RAMALLAH - According to a recent poll of Palestinians in the West Bank and the Gaza Strip by the Jerusalem Media and Communication Centre, residents of the Palestinian Authority have faith in the new Hamas government. The survey was carried out two days before the attack in Kerem Shalom.

Forty-five percent of respondents approve of the changes the Hamas government made. For example, 50.2 percent rate the government's performance with regard to education as "good," and only 14.1 percent rate it "not good." On health, these figures were 35 and 25 percent, respectively.

There was no change in either the education or health systems, said JMCC director Dr. Ghassan Khatib, a former PA minister. "But the public perceives the present government as having improved the situation, with the exception of domestic security."

The poll did find a decline in the popularity of Hamas as a political party. In February, 41.4 percent of respondents said they would vote for Hamas in the parliamentary election, while in June only 30.8 percent said they would vote for them if the election were to be held today. The percentage of respondents who said they would vote for Fatah increased slightly, from 31 percent in February to 33.2 percent in June. Trust in Hamas dropped from 38.7 in February to 28.9 in this poll.

"We are getting closer to the political model of the United States and Great Britain," Khatib said, "of two main parties, while the smaller parties continue to weaken."

According to Khatib, the Kerem Shalom incident greatly increased the popularity of Hamas among Palestinians. "And if Palestinian prisoners were to be released in exchange for the Israeli prisoner, its popularity would soar. If no prisoners are received in exchange, its popularity would be severely damaged."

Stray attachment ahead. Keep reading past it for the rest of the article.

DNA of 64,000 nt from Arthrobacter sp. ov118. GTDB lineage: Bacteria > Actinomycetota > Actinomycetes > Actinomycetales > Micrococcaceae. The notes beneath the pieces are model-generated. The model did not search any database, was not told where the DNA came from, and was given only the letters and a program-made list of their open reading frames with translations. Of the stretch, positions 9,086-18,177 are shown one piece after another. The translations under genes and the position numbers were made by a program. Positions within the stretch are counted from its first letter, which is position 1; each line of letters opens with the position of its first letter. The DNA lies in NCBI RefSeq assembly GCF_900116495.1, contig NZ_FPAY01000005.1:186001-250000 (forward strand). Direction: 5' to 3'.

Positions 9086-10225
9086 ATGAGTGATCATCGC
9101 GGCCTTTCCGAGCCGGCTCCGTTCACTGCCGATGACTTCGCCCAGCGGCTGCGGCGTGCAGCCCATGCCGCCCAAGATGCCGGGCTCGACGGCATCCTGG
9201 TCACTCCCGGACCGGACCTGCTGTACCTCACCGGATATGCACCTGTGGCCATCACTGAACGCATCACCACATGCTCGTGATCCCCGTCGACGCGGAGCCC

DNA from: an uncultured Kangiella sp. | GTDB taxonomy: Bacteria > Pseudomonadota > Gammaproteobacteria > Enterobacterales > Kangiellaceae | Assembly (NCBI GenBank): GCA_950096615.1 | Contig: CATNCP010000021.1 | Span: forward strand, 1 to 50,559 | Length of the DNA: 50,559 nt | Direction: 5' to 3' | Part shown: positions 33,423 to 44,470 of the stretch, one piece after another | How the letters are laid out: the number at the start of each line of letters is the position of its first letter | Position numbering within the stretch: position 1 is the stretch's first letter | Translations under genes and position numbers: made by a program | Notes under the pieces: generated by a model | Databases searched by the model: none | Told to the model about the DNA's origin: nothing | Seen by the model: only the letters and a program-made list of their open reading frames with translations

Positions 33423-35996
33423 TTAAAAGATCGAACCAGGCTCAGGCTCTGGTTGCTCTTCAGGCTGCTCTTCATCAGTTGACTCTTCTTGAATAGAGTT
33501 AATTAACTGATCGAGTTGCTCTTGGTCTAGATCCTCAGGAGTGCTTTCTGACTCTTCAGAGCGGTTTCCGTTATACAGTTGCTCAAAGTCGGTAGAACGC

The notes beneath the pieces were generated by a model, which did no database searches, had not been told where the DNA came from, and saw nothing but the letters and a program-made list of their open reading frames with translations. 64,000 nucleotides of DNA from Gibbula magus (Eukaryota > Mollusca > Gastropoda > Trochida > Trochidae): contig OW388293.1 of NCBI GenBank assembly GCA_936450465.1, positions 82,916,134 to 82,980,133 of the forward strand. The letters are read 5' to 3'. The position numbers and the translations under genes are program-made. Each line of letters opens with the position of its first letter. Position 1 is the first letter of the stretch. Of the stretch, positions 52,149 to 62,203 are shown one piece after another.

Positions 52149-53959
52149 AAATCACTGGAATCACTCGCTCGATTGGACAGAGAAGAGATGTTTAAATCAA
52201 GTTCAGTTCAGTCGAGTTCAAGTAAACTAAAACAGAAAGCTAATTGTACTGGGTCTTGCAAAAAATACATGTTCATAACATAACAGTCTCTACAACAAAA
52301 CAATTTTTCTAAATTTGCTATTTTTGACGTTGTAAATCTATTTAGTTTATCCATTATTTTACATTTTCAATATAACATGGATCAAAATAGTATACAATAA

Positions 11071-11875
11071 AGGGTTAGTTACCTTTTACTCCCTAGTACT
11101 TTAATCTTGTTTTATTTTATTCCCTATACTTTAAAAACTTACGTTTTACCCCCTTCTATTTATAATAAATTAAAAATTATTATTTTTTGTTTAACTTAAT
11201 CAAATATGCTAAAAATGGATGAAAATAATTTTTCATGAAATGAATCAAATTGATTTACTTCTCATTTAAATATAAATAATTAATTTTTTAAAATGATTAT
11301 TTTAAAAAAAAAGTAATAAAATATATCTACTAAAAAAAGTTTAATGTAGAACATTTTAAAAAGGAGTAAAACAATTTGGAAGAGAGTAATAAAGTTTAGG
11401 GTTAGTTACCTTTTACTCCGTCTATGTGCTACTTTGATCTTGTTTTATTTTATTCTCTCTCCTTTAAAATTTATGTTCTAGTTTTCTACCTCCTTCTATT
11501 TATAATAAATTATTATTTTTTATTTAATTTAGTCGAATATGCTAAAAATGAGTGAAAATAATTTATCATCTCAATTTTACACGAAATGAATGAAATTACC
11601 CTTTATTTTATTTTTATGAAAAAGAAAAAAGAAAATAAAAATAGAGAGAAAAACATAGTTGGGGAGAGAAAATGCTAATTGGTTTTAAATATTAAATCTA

Less support for two-state solution The survey showed a decline in support for a two-state solution to the Palestinian-Israeli conflict to 52.4 percent. Support for suicide attacks also declined slightly, from 49.7 percent in February to 44.8 percent in June.

One surprising finding of the poll is that Prime Minister Ismail Haniyeh was voted the most trustworthy Palestinian leader by 18.2 percent of respondents, followed by 13 percent for PA Chairman Mahmoud Abbas and 5.6 percent for Marwan Barghouti.

"The most notable fact regarding this question is the leadership crisis perceived by Palestinians," Khatib said, with "27 percent saying they didn't believe in any leader."

Overall, however, the most interesting survey finding is the growing gap between residents of the West Bank and the Gaza Strip, with the latter expressing more support for Hamas and Haniyeh than the former.

Meanwhile, the Palestinian Legislative Council held its first session since Israel arrested 20 legislators from the West Bank last week. Many of the seats remained empty, out of fear of further Israeli arrests. About 100 children demonstrated to express solidarity with the captive lawmakers.